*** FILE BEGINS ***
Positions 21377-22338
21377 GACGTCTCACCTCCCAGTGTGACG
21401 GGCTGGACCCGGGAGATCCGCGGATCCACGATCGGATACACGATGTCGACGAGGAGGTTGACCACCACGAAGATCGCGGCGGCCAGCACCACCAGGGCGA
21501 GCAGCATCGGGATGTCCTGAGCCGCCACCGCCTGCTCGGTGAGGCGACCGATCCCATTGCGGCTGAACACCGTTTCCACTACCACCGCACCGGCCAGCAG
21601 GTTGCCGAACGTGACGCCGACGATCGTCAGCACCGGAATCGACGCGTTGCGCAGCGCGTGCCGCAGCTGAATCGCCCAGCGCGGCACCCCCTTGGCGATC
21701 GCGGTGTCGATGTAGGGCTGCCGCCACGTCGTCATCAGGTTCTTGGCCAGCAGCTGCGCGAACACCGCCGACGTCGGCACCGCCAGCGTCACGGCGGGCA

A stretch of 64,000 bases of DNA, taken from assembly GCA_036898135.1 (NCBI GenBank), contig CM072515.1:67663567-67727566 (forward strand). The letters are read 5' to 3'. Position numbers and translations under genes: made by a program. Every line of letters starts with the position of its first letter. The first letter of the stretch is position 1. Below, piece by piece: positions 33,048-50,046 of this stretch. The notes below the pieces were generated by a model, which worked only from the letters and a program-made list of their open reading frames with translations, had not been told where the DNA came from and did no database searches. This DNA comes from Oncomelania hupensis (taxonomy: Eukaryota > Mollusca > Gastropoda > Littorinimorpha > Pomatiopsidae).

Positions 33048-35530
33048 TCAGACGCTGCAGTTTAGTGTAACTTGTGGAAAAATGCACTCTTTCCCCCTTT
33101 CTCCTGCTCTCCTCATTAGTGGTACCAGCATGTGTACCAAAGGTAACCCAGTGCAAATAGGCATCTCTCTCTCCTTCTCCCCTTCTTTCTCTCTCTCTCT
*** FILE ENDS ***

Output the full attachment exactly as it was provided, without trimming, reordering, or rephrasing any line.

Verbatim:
Positions 21377-22338
21377 GACGTCTCACCTCCCAGTGTGACG
21401 GGCTGGACCCGGGAGATCCGCGGATCCACGATCGGATACACGATGTCGACGAGGAGGTTGACCACCACGAAGATCGCGGCGGCCAGCACCACCAGGGCGA
21501 GCAGCATCGGGATGTCCTGAGCCGCCACCGCCTGCTCGGTGAGGCGACCGATCCCATTGCGGCTGAACACCGTTTCCACTACCACCGCACCGGCCAGCAG
21601 GTTGCCGAACGTGACGCCGACGATCGTCAGCACCGGAATCGACGCGTTGCGCAGCGCGTGCCGCAGCTGAATCGCCCAGCGCGGCACCCCCTTGGCGATC
21701 GCGGTGTCGATGTAGGGCTGCCGCCACGTCGTCATCAGGTTCTTGGCCAGCAGCTGCGCGAACACCGCCGACGTCGGCACCGCCAGCGTCACGGCGGGCA

A stretch of 64,000 bases of DNA, taken from assembly GCA_036898135.1 (NCBI GenBank), contig CM072515.1:67663567-67727566 (forward strand). The letters are read 5' to 3'. Position numbers and translations under genes: made by a program. Every line of letters starts with the position of its first letter. The first letter of the stretch is position 1. Below, piece by piece: positions 33,048-50,046 of this stretch. The notes below the pieces were generated by a model, which worked only from the letters and a program-made list of their open reading frames with translations, had not been told where the DNA came from and did no database searches. This DNA comes from Oncomelania hupensis (taxonomy: Eukaryota > Mollusca > Gastropoda > Littorinimorpha > Pomatiopsidae).

Positions 33048-35530
33048 TCAGACGCTGCAGTTTAGTGTAACTTGTGGAAAAATGCACTCTTTCCCCCTTT
33101 CTCCTGCTCTCCTCATTAGTGGTACCAGCATGTGTACCAAAGGTAACCCAGTGCAAATAGGCATCTCTCTCTCCTTCTCCCCTTCTTTCTCTCTCTCTCT